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On December 1, Saudi Arabia officially assumed the presidency of the G-20. The task of leading the high-profile economic forum, which rotates annually among member countries, is usually more a matter of form than of substance. But for Saudi Arabia—the group’s only Arab member—the stakes are high.
Riyadh takes the helm at a time of great uncertainty. The kingdom’s image has taken a hit following a litany of domestic and international crises, from a ruinous military intervention in Yemen to a stalled pressure campaign against Qatar to the widely publicized 2018 murder of Saudi journalist Jamal Khashoggi. The reputation and internal legitimacy of Saudi Arabia’s de facto leader, Crown Prince Mohammed bin Salman, or MBS, have suffered as a result. Foreign investment, which the Saudis need to reform their oil-dependent economy, has lagged.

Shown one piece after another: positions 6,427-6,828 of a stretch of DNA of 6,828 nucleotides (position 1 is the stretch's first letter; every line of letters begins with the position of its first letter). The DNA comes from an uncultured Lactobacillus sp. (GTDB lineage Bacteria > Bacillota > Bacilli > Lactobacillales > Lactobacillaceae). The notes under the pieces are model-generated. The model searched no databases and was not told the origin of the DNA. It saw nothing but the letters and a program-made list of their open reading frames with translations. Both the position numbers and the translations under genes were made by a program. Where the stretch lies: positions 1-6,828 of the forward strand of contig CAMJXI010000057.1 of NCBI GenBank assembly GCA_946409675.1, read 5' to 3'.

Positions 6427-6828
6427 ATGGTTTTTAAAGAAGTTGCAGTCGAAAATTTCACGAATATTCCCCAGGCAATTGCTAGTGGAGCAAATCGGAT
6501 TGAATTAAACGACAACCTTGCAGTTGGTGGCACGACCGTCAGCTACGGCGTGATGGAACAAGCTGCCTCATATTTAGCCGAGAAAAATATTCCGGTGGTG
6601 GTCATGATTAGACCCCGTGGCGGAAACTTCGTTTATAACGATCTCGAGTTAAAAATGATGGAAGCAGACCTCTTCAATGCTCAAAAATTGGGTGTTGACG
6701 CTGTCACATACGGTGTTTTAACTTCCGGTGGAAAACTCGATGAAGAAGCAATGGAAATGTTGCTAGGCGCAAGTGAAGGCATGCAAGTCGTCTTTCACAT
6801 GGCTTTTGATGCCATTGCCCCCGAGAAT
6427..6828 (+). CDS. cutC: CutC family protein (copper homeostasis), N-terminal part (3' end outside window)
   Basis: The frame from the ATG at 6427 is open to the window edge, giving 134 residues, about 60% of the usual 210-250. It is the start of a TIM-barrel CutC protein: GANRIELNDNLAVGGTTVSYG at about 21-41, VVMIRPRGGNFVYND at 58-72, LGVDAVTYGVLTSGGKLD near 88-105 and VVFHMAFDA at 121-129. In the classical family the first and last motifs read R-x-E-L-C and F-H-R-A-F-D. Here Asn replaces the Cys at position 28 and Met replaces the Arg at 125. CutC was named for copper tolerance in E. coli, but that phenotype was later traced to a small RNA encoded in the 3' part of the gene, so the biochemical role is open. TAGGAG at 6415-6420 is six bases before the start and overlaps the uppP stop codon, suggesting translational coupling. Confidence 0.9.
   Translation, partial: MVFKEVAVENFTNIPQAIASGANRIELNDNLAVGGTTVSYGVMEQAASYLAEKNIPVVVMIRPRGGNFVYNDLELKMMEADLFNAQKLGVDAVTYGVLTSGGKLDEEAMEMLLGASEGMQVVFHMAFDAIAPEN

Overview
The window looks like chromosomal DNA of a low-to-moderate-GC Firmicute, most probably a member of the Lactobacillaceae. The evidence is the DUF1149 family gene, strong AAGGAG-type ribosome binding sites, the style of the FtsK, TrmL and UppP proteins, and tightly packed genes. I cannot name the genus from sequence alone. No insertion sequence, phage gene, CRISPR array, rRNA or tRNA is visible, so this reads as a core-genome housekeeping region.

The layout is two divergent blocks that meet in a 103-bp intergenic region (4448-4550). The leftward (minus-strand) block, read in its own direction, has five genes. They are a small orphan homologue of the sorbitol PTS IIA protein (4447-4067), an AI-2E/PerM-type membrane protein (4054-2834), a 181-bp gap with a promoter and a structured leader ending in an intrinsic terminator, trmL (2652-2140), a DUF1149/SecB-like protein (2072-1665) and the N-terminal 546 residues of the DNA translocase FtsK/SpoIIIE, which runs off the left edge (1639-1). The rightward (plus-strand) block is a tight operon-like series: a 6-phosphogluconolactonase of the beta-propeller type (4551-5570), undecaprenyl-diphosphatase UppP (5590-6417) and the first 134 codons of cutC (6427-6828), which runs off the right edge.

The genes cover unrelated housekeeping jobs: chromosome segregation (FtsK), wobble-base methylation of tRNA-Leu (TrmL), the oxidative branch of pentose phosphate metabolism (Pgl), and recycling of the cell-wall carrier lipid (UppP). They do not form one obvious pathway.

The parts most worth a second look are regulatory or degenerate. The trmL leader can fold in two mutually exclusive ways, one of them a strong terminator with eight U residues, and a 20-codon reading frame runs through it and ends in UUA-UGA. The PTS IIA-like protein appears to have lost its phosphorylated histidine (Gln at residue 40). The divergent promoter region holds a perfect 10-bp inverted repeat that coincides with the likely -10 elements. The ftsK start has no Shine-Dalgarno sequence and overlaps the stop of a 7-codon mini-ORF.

Eager to repair its image, the Saudi government is attempting a major course correction by the time world leaders gather in Riyadh for the annual G-20 summit in November of next year. Signs of the coming shift are already apparent. For the first time in years, Riyadh appears open to the possibility of a peace settlement in Yemen and a reconciliation with Qatar—both steps that would significantly reshape the Gulf’s political landscape and which seemed out of the question until recently. Neither conflict would allow of a quick fix—any lasting settlements would require time and long-term commitment to succeed—but Riyadh’s conciliatory moves nonetheless augur well for the region.